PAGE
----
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Interviews

Eric Harland: Searching the Patterns in Life

By Published: January 5, 2010
"That's another creative tool that I'm sure tons of people use—they don't talk about it much, but they have to because it's so great, why wouldn't anyone?," says Harland . "It's like you write a bunch of dots on the wall, then what you do is bring out the ruler and start connecting them so then people tend to look at them and go 'Wow, you really had a different approach on the placement.'



"I mean, you know, sometime they see like a certain kind of brilliance in it because it's thinking outside the box, but you have the organic and the structure," he continues. "I think that's what truly brings genius—like a person that has both nature and science because the two are pretty much the same. But I guess, of course, how we are as humans, we've created the distinction between the two. You've got people that lean towards the spiritual side or to the a more analytical, scientific side. And so when you can get both, have the similar kind of presence within the moment, that's when you achieve this ultimate kind of creation.

"I think if you think about everybody you love, they pretty much possess to a certain degree, both," explains Harland. "Like you won't hear anyone dis' Trane [John Coltrane
John Coltrane
John Coltrane
1926 - 1967
saxophone
] and I think that's because back then, he was so overwhelming. And it wasn't because he lacked anything, he was just overwhelming, just too heavy. But he had both—he could analyze every chord, he could play every scale—at the same time, he just be completely free and organic. And be very spiritual."

Harland also tries to maintain the same free-spirited approach to his ensemble, which includes pianist Taylor Eigsti, guitarist Julian Lage
Julian Lage
Julian Lage

guitar
and bassist Harish Raghavan. The group has live recordings made in France in 2008 Harland hopes to see released in 2010, but he's also been trying his new compositional ideas with the group.

"I just want to give [the music] more space, to go into the studio and just lay down whatever I feel at the moment and just know it comes from whatever I feel myself," he says. "I'm definitely doing that with my band now—I don't actually write full tunes. I'm at the point now where I've always felt like everyone would get to the end of the tune and that's when they felt like they're ready to play the tune.

"The part of music I loved the most was always about the end of the tune because all of a sudden everyone's being creative because before then, everyone's reading the charts and the changes, trying to do this, and at the end of the tune, it's like, 'Oof! Made it ... Thank you! Thank you. I get the bronze medal,'" Harland explains. "Then, it's just like all of a sudden they'd be on this jam, they'd be on this subtle vamp of the tune, and I'm saying, 'yeah, that's the shit.'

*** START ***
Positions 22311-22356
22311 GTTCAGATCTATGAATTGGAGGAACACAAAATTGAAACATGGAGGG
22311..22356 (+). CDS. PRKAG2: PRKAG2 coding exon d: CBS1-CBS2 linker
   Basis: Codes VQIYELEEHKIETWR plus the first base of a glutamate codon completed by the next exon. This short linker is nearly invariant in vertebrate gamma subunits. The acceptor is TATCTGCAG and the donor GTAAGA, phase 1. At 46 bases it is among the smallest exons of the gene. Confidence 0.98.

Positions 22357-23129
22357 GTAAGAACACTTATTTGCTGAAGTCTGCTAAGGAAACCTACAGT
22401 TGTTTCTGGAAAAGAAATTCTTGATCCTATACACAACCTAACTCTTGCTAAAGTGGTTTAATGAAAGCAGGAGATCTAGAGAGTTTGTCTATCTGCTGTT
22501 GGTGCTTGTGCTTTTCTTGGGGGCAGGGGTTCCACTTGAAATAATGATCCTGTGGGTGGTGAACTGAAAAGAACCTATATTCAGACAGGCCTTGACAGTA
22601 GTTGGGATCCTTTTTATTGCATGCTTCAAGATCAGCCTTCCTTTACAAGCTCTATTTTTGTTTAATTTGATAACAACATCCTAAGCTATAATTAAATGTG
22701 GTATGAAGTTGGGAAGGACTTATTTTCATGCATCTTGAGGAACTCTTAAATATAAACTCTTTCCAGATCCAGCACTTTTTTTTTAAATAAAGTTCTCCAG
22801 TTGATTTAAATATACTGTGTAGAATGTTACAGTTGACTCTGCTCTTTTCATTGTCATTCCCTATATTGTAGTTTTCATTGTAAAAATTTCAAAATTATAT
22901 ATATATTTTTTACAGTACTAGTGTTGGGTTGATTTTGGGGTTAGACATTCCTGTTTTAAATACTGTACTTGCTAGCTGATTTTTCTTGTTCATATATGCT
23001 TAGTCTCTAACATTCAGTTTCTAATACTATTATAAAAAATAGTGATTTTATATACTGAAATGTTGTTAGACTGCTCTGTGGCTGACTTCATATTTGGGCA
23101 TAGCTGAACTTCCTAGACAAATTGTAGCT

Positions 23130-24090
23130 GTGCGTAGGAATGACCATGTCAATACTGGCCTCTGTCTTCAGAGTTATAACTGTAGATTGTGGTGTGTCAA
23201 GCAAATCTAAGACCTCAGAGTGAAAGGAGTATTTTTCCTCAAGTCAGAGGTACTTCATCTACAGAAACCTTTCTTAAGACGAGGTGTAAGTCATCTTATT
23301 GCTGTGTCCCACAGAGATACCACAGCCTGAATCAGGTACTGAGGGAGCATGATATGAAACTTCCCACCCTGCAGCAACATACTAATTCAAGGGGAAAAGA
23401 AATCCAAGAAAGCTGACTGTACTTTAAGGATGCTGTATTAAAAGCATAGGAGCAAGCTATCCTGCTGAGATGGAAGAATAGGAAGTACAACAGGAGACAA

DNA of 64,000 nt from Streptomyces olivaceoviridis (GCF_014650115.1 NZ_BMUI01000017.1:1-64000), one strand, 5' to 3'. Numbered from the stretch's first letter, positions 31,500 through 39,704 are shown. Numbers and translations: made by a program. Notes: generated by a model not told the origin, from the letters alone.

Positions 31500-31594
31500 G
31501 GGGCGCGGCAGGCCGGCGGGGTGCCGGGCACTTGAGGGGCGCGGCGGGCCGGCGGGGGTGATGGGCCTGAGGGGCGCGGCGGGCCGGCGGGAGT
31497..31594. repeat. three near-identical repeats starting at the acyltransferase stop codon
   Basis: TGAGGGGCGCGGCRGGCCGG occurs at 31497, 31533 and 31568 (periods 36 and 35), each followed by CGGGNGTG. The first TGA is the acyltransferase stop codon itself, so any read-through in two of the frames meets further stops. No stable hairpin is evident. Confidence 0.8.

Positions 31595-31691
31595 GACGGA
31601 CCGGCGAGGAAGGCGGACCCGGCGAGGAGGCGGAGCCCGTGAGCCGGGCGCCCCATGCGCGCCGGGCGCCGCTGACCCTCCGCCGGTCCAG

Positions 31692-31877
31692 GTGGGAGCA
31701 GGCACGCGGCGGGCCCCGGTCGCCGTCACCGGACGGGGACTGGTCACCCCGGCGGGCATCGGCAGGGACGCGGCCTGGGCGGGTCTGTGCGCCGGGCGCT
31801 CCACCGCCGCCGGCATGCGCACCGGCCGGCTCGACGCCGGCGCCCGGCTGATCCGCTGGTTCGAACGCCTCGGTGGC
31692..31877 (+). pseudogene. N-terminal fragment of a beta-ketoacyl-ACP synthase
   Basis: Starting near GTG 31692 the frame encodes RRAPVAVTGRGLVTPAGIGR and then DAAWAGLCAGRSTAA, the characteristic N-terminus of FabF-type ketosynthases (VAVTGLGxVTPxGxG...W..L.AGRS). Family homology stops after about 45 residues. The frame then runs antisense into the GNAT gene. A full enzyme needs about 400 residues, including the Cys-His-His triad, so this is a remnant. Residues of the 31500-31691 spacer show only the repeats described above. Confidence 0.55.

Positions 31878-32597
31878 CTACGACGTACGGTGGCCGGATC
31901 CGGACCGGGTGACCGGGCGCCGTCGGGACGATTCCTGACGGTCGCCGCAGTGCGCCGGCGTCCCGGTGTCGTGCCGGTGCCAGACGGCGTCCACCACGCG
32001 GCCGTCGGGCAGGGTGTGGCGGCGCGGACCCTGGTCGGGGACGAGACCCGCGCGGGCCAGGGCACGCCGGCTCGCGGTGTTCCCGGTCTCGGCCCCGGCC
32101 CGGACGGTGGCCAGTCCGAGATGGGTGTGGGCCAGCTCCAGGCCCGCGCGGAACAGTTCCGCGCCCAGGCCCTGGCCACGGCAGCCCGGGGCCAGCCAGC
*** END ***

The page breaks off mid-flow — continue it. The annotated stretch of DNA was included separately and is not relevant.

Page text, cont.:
"So I've just been writing these things to get them going," Harland continues. "That what it is performing—you may have some shit you want to say, so I'm writing so everyone gets a chance to express themselves."

And he's working on a project he's calling "Messiah Complex"—the name of the project stems from Harland's view everyone has a desire to be recognized in some way, to be a "messiah" for another person or other people.

"Everyone has this thing burning inside us—it might not be for the world, it might be for the people around you, but you want to do something special," explains Harland. "It might sometimes get misconstrued but we have this purpose. I tried to pick nine different people that I felt like had nine different lives—I mean me, Taylor, Julian, Harish, and then I think about my wife and her friends.

"I really feel that's going to be interesting because I'm actually going to get to work with my wife and friends of hers because my wife is into musical theater," Harland says. "I want to tie musical theater to jazz because there are some really great songs in the theater. There are a few songs in that genre I want to use in jazz."

Eric Harland / Kurt RosenwinkelHarland doesn't cite many influences but says he tries to listen to everyone—or at least, all who have a sincere message to communicate.

"I have a hard time internalizing information from other people—I think that comes from a long way of just having a lot of dictation in my life from religion," says Harland. "When people start coming to me with information—I guess it all depends on tone. 'This is what you need to check out'—I'm kind of rebellious in the beginning, definitely, but eventually I'll go check it out because I believe that everyone has [something to say] ... Charles Lloyd's wife is making this great documentary on him, and they did this great interview, where he said, 'He has some knowledge, and she has some knowledge ...' and it just made so much sense. It just made so much sense—everyone has some knowledge. So I take that point.


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